They also do competitions called Speedcomps. You get a bunch of samples and have 30 minutes to make a song with nothing but those samples. Here s a link to the Facebook-page of the previous one, on March 15. So yeah, now go find the link to the next one and have some fun!

Don´t forget the time difference, though. This takes place in Australia which is always one step ahead of the rest. So set the alarms, load your software and get ready to rumble! You should be able to find more info here, but I am not sure since this post was written in the past and sent into the future so I wouldn´t forget.

A Fluxus Tracker from 1961 (sort of)

September 2, 2013

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In a previous post I suggested that a print-out by Lejaren Hiller as the first example of a tracker. Now I came across another interesting example, which appeared even earlier.

Music for Piano No. 7 was made by Toshi Ichiyanagi (Fluxus) in 1961.The instructions are arranged vertically instead of horizontally, just like in a tracker. And it could also be seen as a text-mode representation. While trackers normally only use the alphanumerical parts of the charset in its notation, this utilizes the other symbols of the charset. Just like I did in Remote Control Music Studio.

I think this is interesting as an odd proto-tracker. But the other isntances from this series are not as text-modey and seem to work with both horizontal and vertical organization. So, it’s not a spot-on example. But still. I wanted to have it here for future reference. So please enjoy responsibly.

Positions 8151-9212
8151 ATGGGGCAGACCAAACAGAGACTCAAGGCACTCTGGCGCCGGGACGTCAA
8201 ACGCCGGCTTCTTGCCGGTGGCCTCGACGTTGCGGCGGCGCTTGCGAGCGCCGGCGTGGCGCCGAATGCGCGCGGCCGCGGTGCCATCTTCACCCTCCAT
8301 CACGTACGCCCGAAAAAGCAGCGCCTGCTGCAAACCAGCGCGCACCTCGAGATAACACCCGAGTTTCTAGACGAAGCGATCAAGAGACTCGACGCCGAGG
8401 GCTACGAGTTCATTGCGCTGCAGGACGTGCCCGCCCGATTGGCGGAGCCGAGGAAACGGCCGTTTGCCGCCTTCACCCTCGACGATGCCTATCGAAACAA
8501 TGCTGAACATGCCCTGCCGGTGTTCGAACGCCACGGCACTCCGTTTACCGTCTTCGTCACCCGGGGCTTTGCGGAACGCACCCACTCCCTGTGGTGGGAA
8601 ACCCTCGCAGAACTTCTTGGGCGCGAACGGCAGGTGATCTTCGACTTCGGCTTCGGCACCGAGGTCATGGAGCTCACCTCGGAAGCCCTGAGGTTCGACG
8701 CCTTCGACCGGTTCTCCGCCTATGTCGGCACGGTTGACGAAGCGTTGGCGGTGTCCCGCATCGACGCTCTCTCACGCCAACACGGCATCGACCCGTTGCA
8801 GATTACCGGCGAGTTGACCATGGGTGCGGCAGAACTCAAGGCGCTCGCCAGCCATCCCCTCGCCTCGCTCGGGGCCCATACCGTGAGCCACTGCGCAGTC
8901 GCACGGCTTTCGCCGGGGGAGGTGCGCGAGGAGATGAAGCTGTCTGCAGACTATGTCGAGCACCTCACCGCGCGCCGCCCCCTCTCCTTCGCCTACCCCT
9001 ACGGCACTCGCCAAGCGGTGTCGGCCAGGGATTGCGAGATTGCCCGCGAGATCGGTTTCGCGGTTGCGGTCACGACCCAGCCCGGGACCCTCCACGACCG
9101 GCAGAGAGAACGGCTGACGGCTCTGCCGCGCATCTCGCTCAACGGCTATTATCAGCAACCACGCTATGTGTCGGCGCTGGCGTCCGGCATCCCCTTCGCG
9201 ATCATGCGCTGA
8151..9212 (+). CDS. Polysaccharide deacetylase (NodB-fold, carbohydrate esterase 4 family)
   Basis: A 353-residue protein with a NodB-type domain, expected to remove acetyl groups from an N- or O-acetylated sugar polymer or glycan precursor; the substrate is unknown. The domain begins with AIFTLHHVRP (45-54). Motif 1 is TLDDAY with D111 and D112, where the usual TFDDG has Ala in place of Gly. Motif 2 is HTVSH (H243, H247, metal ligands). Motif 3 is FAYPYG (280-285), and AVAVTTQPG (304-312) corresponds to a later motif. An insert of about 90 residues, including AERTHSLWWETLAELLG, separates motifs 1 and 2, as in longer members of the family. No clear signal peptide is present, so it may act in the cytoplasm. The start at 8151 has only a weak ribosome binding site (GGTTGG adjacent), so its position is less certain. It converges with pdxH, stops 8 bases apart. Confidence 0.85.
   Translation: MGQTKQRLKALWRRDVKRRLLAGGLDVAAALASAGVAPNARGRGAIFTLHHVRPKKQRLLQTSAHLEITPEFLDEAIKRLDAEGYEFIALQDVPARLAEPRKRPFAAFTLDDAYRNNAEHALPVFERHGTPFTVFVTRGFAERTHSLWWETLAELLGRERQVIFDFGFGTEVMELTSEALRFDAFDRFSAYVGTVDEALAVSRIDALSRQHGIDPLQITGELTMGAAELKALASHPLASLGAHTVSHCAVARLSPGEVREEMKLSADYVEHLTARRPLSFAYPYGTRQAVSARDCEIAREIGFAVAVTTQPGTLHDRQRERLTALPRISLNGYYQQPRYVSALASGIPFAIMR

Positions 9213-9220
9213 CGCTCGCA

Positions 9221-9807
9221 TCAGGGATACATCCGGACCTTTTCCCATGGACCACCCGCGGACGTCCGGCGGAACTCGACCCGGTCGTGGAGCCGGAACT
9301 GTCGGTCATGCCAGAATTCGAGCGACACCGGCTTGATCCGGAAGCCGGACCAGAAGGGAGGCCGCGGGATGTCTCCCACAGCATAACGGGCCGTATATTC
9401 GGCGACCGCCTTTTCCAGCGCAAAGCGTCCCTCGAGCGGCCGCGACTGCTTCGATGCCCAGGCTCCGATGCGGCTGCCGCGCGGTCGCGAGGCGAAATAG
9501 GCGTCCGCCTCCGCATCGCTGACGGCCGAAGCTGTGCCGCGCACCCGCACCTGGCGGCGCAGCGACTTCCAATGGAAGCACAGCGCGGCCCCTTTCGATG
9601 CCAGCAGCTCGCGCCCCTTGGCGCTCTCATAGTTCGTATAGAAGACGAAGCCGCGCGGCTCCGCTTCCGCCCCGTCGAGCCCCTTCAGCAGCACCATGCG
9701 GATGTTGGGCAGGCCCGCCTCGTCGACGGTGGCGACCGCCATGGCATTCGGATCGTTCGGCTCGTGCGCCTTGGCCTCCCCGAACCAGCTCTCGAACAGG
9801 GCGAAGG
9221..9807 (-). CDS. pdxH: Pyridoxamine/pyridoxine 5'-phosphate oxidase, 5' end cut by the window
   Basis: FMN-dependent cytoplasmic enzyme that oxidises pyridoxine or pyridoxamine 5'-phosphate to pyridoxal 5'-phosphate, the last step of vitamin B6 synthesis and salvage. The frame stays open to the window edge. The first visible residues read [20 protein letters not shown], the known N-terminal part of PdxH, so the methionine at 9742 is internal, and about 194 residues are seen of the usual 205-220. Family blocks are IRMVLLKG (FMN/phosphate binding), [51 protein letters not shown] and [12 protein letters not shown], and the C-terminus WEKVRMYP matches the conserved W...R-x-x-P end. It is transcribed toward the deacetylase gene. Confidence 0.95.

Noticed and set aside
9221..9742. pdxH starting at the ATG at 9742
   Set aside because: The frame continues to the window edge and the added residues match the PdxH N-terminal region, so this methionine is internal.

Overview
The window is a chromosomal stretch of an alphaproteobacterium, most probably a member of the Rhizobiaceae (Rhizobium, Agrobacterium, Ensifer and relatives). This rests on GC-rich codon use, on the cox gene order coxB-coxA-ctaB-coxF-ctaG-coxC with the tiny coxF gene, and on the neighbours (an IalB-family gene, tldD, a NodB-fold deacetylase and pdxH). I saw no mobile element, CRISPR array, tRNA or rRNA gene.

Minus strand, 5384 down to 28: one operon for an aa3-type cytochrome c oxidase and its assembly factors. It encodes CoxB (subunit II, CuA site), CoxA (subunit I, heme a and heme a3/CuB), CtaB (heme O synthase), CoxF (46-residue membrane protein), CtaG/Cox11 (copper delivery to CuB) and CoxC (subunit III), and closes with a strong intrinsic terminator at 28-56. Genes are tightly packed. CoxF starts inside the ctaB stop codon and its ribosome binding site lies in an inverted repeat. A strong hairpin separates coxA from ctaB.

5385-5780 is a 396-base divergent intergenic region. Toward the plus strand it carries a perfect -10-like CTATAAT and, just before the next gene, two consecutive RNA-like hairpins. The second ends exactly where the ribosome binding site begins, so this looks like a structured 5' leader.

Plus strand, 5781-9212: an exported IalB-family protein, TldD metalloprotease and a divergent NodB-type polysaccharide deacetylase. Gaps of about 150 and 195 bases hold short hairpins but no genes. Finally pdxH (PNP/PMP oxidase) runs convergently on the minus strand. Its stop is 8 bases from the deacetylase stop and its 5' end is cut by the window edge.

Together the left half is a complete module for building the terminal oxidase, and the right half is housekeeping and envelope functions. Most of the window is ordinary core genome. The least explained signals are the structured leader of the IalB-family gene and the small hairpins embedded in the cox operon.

A Tracker From the 1960s?

April 9, 2013

lejaren hiller knobs 1970

 

Lejaren Hiller was one of the first people to generate music with a computer. He was doing it already in the 1950s, just like for example Douglas Bolitho and Martin Klein (info).

The picture above though, shows something else. It’s a dot matrix print-out with instructions for how to operate the volume and EQ knobs on your hi-fi system while playing the record “Program (Knobs) for the Listener”, released in 1970.

While others would surely salivate over the random (?) numbers and the interaction/remixism that this presents, I’m more interested in seeing it as a tracker. A primitive tracker, but nevertheless:

  • It’s a text-mode list of instructions that runs vertically.
  • There are discrete steps fixed in time and all the instructions are locked to these steps, like a soundtracker.
  • The instructions are not absolute, but relative to whatever sound is coming from “under the hood” like a hypertracker.
  • It’s divided into tracks, and the tracks affect eachother just like they do on many old soundchips.

Sure, you could see this as an analogue step sequencer, combined with the ideas of John Cage (who Hiller worked with). It’s only the print out that makes it seem like a tracker. Makes sense. But then again, it is the level of interface that is the most defining part of trackers. Trackers could use analogue synthesis and generative features. They just never do. :–)

Btw – some people claim that Lejaren Hiller did the first computer music, but that is not true. In Australia and the UK people made computer compositions and audio as early as 1951. See here.

But could we say that this is the first example of a tracker interface? Yeah, of course we can. This is Chipflip, where dreams come true. So who’s up for the challenge of finding something older that looks like a tracker? I’m sure it exists, right?

Soundtrackers, Hypertrackers and Acidtrackers

December 30, 2012

tl;drThere are two kinds of trackers: soundtrackers and hypertrackers. But it’s a combination of them that is showing the way forward. And perhaps the micro-efficient trackers are more useful than ever, with the popularity of handheld devices.

When I wrote my thesis I had some difficulties to cover the topic of trackers. Although they are old and popular programs, there’s not much scholarly research on them. I can’t remember anyone trying to categorize trackers properly, for example. If you know of any such attempts, please get in touch.